My journey from model to accountant
Updated: Nov 24, 2019
‘I used to be a model’. This statement makes me cringe so I’ve avoided saying it. I effectively outed myself by putting this in the About section of this blog. It came as a surprise to many of the friends I’ve made since joining the corporate world. Some friends (you know who you are 😉) said ‘it all makes sense now’.
I was first spotted by a model scout when I was 16 walking through Glasgow city centre with my school friends. At 5’11’’ I towered head and shoulders above my friends. The scout came up to me and asked me if I’d ever thought about modelling. I was surprised but so happy as I loved prancing around pretending to be Naomi Campbell. My dad, very sensibly, said that I couldn’t start modelling until after I started university. He thought there was a high chance if I started modelling before university I’d never start my BSc Anatomy Hons degree. He was probably right. At the age of 17 I signed with a Glasgow-based agency, The Model Team (now Model Team).
Modelling was my part-time job throughout my undergraduate and postgraduate education. I modelled full-time during the summer break from university. Although I did some editorial work, I was primarily a catwalk/runway model. I would get booked for castings through my agency. I would turn up at the casting with my book (portfolio) and card. The casting agent would usually flip through my book and ask about my body of work. Then they would ask me to walk for them, usually in heels. They key part of a good walk is being able to turn gracefully at the end of the runway. It's harder than it sounds and I learned that the hard way. If I booked the job my agency would call me to let me know the details, date, time, rate etc. Shows were great because there was an incredible sense of camaraderie backstage and I got a real buzz from walking in amazing clothes. Even if at times I didn’t feel confident I knew I had to exude confidence when I walked. It was empowering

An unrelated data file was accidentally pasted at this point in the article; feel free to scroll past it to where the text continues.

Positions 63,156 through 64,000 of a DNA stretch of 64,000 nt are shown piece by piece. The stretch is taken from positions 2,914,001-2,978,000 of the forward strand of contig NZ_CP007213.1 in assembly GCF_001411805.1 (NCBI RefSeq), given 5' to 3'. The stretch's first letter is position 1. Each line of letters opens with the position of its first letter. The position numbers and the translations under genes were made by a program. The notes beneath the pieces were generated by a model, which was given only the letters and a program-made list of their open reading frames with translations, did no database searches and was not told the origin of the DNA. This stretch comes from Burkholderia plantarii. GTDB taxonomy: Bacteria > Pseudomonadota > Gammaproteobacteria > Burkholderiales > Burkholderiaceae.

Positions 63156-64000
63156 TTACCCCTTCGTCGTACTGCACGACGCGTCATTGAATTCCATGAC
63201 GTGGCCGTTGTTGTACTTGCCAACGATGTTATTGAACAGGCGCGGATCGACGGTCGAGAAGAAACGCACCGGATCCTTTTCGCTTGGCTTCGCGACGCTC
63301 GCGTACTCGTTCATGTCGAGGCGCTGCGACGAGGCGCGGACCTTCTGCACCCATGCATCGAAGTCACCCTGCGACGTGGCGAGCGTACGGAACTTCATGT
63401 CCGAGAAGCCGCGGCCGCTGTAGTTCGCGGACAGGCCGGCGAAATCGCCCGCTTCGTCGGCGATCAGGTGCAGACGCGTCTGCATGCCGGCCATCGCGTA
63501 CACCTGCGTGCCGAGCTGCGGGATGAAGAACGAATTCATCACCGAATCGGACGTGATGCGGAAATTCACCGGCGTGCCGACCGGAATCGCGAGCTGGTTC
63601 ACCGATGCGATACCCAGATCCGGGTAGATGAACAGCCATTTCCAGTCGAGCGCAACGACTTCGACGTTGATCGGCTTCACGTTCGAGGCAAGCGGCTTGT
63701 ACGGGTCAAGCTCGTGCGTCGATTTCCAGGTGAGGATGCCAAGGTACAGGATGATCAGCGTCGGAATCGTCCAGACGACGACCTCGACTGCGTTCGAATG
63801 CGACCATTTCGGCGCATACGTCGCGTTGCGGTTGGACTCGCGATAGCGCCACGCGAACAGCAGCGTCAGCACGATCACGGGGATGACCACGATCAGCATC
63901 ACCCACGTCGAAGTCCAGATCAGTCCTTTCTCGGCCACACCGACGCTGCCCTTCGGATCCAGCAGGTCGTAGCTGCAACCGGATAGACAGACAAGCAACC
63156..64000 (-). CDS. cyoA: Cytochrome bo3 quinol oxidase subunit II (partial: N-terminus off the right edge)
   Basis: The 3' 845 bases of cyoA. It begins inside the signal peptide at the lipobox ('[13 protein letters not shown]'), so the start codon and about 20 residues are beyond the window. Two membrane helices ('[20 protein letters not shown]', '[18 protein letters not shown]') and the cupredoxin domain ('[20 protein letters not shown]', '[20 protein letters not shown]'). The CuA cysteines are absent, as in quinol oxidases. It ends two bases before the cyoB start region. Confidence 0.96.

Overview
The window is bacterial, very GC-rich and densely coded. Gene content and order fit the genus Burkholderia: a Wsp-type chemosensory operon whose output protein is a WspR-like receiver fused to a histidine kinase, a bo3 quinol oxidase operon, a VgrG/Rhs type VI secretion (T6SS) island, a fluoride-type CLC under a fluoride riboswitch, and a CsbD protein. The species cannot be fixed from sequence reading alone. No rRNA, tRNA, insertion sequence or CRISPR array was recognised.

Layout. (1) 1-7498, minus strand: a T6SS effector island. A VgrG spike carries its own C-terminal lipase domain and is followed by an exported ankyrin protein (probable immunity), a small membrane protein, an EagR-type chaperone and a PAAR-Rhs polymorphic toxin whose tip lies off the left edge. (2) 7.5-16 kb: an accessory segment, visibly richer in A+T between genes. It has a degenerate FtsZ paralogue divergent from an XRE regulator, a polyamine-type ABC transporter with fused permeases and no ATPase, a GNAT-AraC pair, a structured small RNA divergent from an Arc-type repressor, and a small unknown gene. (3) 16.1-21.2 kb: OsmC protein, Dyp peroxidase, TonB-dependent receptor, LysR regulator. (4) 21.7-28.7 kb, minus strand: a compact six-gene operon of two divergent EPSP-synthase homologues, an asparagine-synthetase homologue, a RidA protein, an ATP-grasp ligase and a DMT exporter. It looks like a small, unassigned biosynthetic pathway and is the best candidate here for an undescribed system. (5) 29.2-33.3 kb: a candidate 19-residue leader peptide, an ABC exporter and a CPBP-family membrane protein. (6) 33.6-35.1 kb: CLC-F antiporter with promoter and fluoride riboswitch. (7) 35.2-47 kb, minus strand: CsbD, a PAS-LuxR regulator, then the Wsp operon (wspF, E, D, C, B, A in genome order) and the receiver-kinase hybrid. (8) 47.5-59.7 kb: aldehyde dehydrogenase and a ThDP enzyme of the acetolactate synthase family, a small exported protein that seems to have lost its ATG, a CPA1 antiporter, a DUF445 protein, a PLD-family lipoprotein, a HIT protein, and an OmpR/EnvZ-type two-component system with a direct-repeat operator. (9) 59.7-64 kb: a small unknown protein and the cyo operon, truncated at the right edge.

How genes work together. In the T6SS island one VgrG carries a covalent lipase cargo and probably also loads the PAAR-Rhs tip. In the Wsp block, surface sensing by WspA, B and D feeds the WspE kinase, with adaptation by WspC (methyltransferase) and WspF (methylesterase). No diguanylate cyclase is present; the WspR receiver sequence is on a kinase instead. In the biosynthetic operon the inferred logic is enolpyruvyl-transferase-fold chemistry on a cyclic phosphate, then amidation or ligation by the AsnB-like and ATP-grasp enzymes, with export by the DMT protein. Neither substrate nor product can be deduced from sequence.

For the most part I loved modelling. I got to travel, work with incredible stylists, make-up artists and brands. I made amazing friendships with other models. A highlight was walking in a show for Vivienne Westwood. It was the best experience. I developed a thick-ish skin through modelling. You get used to dealing with rejection. I was told I wasn’t skinny enough, my skin was too dark, I was too tall. The list goes on. I ‘retired’ from modelling at the age of 26. At this point I was ready to hang up my heels. Many of my good friends had stopped modelling by this stage and I wasn’t enjoying the work as much as I had previously. There is definitely still work for women like me in their 30s, it's just the type of work that changes. It tends to go from editorial work in your 20s to more commercial work in your 30s and beyond. I like to think of it as jobs where you don’t smile (editorial) and jobs where they want you to grin away (commercial). Commercial modelling, although not as highly regarded by some people, can be more lucrative and consistent than editorial work.
I’m now an accountant and work in financial services. I have always loved fashion and my modelling experience has shaped how I think about clothes and the way I carry myself when I walk. I appreciate the importance of cut, fit and colour. I believe there is such a power in clothes and how you feel when you wear them. It's this passion for clothes that led me to create this blog.
Well done if you made it to the end of this rambling blog post, it was a biggy!